Economic uncertainty hits Asian golf

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SINGAPORE – Asia has long been regarded as the dynamic growth engine for world golf but economic uncertainty is now hitting the sport with three tournaments canceled and another reeling.

In recent months, the prestigious Singapore Open, India’s biggest tournament and a million-dollar event in South Korea have all fallen by the wayside as sponsors withhold support.

The much-loved Hong Kong Open is also without a title sponsor and is propped up with public money, while the Asian Tour’s new Vietnam Masters has been postponed from September to January at its co-sponsors’ request.

It all points to a challenging environment for a sport which has enjoyed phenomenal growth over the past decade in Asia, but may now be losing its fizz.

Ben Poon, managing editor of Golf Asia magazine, jokingly compares it to a sinking ship.

“It’s all down to the economic environment,” he told AFP.

Asia’s main golf circuit, the Asian Tour, has enjoyed steady expansion over its 10 seasons so far, while rival tour OneAsia has also grown since its arrival in 2009.

In that time, Asian economies have prospered but a slowdown of growth in China, a crisis in India and concerns over Southeast Asia have soured the mood.

Asia’s end-of-year golf round remains studded with lucrative, imported events, including the CIMB Classic, BMW Masters, WGC-HSBC Champions and the World Cup, offering combined prize money of more than $30 million.

But with about 20 international events scheduled across the Asia-Pacific region in the last few months of this year, it’s no surprise that some are crowded out.

The Singapore Open, previously billed as ‘Asia’s major’ and with a $6 million purse last year, is the glaring omission from this year’s schedule. Its promoters are promising it will return next season, but the date, venue and sponsor are all unknown.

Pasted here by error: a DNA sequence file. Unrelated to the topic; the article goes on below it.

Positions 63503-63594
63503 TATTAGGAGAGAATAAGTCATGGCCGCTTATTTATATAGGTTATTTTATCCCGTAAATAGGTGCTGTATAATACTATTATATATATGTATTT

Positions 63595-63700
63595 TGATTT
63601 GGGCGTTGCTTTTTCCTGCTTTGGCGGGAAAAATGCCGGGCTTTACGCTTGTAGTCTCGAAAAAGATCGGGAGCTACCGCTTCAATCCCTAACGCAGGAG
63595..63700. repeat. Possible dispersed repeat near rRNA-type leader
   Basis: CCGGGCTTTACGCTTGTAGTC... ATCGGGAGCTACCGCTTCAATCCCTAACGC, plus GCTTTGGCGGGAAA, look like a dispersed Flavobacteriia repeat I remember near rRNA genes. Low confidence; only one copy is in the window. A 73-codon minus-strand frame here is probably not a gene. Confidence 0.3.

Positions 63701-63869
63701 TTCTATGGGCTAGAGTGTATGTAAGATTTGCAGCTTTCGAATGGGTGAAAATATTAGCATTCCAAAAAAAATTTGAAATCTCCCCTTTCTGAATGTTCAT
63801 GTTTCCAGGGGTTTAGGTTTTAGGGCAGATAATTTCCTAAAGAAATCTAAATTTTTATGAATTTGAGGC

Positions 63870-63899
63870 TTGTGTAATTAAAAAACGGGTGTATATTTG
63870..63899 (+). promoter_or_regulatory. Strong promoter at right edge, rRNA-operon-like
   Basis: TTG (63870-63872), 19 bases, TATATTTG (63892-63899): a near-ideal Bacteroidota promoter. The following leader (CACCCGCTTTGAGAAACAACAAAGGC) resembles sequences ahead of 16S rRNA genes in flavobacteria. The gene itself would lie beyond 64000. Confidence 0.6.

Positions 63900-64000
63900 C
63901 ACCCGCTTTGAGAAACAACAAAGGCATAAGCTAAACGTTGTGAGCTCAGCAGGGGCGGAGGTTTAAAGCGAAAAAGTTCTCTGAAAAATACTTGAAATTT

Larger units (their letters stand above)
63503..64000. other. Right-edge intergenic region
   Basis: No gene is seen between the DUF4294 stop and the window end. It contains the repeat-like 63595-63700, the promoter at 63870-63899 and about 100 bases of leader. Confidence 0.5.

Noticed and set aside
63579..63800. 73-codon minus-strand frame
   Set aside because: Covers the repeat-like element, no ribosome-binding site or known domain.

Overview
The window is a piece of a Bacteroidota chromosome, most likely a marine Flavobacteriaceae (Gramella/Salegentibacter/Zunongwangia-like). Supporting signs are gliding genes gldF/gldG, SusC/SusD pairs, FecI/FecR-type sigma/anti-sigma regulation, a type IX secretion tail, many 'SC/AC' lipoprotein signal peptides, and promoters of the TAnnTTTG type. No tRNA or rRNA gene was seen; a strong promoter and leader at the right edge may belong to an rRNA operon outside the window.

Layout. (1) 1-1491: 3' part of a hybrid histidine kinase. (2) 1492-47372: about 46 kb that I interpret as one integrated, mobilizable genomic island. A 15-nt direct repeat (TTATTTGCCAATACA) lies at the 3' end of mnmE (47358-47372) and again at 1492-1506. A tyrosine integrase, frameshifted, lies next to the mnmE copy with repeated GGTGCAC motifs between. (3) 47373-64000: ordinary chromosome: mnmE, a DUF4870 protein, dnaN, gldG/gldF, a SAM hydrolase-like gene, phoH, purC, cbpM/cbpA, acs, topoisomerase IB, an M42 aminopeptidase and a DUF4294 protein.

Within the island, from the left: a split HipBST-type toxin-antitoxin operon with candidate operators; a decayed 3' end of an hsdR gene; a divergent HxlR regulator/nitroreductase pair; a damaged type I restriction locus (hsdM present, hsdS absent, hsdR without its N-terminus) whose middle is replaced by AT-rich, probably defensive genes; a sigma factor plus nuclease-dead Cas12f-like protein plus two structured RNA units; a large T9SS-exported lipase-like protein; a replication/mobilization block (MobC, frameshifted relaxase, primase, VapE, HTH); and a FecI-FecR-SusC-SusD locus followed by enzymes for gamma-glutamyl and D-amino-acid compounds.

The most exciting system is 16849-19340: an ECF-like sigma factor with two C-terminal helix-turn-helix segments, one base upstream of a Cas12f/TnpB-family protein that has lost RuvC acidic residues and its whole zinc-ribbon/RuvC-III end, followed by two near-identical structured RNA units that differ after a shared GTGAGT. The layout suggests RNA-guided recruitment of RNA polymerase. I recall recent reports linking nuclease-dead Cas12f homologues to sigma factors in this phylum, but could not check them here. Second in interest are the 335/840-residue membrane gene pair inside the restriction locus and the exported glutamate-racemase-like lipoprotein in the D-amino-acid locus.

Meanwhile India’s European Tour-sanctioned Avantha Masters has been shelved after its main sponsor withdrew due to the “current economic condition,” including a plunging rupee.

And the Hong Kong Open, long a cornerstone of Asian golf, is without a sponsor and is relying on government funds to help pay its prize money.

The event has also lost its place among the European Tour’s important end-of-season tournaments, while its traditional home, the Fanling course, is at risk of disappearing under a new housing development.

David Parkin, director of tour operations for OneAsia, admitted that for potential sponsors now, “putting money into tournaments is not the highest priority.”

“Whilst there are new sponsors out there, getting them on board, certainly in Asia, is not easy,” he told AFP.

“We lost a tournament this year in Korea (the Charity High1 Resort Open), which was unfortunate,” Parkin added.

“But I think all around the world sporting organizers and promoters are feeling it a bit and they’re having to give more value from a TV and a benefits perspective, to keep people (sponsors) on board.”

The European Tour has also lost tournaments during the continent’s long period of economic turbulence, and last month it was even forced to deny rumors of a buy-out by America’s PGA Tour.

Parkin said for a tournament with a $1 million dollar purse, a sponsor would expect to spend a total of $2 million factoring in other costs. In return, the company gets exposure for its brand through TV and other media.

But he remained confident about the outlook and expected OneAsia to add “three or four more” tournaments next year, up from its current roster of 10.

“It’s not easy. Like any sporting organization we have to give more for the money that’s being spent… fortunately for us, we’re in a growing market,” he said.

According to Poon, a major part of Asia’s problem is the long-standing turf war between the Asian Tour and OneAsia, which he said makes potential sponsors hesitate before spending their marketing budgets on golf.

“When the economy is good it’s no problem, they (the two tours) can have their own sponsors. But now it’s coming to the crunch,” said Poon.

“Either they come to a solution or one will die out… the only way to move forward is to come to a compromise.”

However, a truce does not appear likely.

“At the end of the day, the Asian Tour is doing what they’re doing. We’re trying to concentrate on what we’re doing… we will carry on doing that,” said Parkin.

The Asian Tour was not available for comment when approached this week.

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